Another day, another exhibition game — get used to it — and this one didn’t go as well for the Red Wings.
Playing the back end of a back-to-back against Chicago, the Red Wings lost, 2-1, at United Center on Wednesday night.
Taro Hirose (power play) opened the game’s scoring in the first period — putting in a rebound off Filip Zadina’s deflected shot — but the Blackhawks responded with two goals in the second period by Brandon Hagel and Duncan Keith and held on.
Goaltenders Jonathan Bernier stopped 10 of 11 shots and Filip Larsson made 15 of 16 saves. Chicago goalie Corey Crawford played the entire game and stopped 23 shots.
Chicago outshot the Red Wings 28-24, including 22-14 over the final 40 minutes.
The Wings host the New York Islanders at 7:30 p.m. Friday (950/no TV).
Here are a few brief observations from Wednesday's exhibition:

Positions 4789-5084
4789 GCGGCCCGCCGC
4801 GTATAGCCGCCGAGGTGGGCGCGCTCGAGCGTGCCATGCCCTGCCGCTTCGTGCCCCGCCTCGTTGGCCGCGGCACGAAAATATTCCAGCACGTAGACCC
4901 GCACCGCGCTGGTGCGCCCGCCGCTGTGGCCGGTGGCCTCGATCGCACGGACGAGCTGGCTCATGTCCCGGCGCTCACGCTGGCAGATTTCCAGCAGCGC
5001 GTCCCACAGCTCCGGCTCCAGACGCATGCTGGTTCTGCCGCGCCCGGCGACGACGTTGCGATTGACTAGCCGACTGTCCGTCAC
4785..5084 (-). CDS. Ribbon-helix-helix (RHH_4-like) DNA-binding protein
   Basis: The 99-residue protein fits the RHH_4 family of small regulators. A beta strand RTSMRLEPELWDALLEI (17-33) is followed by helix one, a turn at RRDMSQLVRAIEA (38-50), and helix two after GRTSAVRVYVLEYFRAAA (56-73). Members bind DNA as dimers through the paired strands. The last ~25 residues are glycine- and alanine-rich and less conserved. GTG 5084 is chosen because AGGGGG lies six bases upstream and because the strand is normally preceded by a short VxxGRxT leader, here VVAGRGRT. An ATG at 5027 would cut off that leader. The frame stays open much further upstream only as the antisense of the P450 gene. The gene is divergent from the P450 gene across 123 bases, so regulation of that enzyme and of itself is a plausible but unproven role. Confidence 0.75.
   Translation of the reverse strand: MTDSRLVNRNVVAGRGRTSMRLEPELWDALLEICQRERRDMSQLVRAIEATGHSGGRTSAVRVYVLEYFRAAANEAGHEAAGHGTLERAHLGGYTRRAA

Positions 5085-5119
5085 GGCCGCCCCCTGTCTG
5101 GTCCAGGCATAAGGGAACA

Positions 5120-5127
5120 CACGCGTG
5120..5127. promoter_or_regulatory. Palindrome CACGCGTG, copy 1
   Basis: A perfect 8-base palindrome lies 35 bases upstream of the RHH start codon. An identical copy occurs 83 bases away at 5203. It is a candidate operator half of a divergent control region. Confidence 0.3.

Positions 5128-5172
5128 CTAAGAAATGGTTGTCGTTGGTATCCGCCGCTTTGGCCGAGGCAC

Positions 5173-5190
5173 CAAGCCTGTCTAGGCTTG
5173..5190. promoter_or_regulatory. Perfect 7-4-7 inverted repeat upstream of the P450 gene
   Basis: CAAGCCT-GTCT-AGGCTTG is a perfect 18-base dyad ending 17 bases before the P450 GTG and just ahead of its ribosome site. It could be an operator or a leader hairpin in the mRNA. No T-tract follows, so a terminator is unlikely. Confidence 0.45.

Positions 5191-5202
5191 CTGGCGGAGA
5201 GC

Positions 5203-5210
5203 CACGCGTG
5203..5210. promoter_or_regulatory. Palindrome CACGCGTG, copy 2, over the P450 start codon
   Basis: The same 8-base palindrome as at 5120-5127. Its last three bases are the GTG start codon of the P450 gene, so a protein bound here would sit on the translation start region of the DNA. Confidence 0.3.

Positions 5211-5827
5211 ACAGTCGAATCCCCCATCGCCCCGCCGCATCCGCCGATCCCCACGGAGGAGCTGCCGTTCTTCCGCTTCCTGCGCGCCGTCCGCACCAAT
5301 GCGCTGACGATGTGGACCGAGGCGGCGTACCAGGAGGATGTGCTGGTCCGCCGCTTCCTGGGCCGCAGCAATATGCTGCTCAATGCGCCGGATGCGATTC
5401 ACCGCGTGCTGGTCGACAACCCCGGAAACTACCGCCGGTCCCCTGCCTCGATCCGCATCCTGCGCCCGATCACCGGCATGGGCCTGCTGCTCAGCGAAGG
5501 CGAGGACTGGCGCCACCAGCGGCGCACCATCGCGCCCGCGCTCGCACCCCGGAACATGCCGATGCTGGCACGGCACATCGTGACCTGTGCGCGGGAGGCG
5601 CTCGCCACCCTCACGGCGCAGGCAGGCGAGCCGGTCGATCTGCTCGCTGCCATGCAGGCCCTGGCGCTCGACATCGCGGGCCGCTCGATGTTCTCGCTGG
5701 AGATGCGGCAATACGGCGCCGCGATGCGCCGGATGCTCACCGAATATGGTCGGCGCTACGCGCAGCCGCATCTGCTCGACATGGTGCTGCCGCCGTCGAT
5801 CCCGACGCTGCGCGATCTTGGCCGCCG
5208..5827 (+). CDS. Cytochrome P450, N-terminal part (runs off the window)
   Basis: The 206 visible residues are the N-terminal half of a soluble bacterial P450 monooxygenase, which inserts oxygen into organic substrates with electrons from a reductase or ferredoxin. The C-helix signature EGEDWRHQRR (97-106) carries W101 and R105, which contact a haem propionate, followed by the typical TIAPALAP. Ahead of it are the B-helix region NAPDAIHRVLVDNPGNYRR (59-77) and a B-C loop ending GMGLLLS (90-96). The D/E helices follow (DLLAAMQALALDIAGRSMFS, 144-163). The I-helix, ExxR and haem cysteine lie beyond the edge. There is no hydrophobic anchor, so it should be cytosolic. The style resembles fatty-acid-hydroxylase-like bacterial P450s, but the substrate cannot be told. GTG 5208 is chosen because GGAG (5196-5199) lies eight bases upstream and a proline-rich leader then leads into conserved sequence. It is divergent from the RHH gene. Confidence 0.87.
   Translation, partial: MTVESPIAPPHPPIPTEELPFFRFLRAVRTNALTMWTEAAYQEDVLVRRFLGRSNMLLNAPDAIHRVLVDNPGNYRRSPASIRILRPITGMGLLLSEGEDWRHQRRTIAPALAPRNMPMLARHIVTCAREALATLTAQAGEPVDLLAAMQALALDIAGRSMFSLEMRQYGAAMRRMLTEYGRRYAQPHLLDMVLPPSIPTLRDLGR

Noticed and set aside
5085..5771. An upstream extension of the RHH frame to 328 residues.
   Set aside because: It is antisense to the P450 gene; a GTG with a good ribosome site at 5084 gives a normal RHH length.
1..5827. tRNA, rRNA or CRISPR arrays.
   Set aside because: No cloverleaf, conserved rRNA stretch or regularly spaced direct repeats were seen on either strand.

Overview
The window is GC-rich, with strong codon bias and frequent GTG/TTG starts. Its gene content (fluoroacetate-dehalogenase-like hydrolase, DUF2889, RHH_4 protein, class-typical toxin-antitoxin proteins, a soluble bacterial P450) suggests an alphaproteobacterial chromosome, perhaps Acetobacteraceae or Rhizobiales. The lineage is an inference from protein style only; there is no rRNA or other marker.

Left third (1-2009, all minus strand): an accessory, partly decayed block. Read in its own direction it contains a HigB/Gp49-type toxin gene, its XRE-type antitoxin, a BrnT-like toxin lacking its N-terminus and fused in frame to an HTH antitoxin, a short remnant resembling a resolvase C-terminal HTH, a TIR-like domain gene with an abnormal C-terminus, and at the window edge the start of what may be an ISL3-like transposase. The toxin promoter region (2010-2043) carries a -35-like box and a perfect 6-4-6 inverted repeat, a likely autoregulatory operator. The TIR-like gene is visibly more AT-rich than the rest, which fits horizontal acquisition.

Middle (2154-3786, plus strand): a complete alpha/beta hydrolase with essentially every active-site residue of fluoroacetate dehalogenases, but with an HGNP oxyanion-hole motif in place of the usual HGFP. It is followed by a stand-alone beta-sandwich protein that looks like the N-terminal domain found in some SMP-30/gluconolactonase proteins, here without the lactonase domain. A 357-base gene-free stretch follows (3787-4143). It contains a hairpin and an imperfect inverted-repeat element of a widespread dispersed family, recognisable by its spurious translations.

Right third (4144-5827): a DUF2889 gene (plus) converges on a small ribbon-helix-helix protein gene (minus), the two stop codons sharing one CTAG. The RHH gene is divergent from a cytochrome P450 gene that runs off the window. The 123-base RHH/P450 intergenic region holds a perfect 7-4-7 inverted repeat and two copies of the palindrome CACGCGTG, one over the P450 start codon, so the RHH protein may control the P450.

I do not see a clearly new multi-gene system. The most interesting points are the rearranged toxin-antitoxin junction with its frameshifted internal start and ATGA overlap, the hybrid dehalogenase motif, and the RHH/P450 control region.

►Taro Hirose: The key for Hirose this training camp is produce offense the way he did in his 10-game stint with the Wings after signing from Michigan State.
If he does, Hirose will likely make the roster.
Hirose isn’t the biggest guy in the world by any stretch, and he isn’t the fastest either. So, Hirose has to outsmart opponents, use his instincts, and he did a good job of it in March.
He was in the right spot on Wednesday, getting to a puck that deflected off a Blackhawks defender after Zadina’s shot, and Hirose snapping a shot past Crawford.
Hirose had three shots on net in 20 minutes, 11 seconds of ice time, Zadina had no shots in 20:19 and Joe Veleno had three shots, including a couple quality chances, in 16:39.
►Goaltending: Bernier misplayed the puck behind the net leading to Hagel’s goal, which tied the game in the second period.
Larsson replaced Bernier midway in the second period and was still cold when Keith skated down wing and beat Larsson from the dot.
After allowing that goal, Larsson settled down and made several good saves in the third period with the Blackhawks pressuring.
►Moritz Seider: In his exhibition debut, the rookie defenseman played 23:19, had one shot and was minus-1. Only Mike Green (23:57) played more on defense than Seider, who looked poised going against Chicago’s best players most of the night.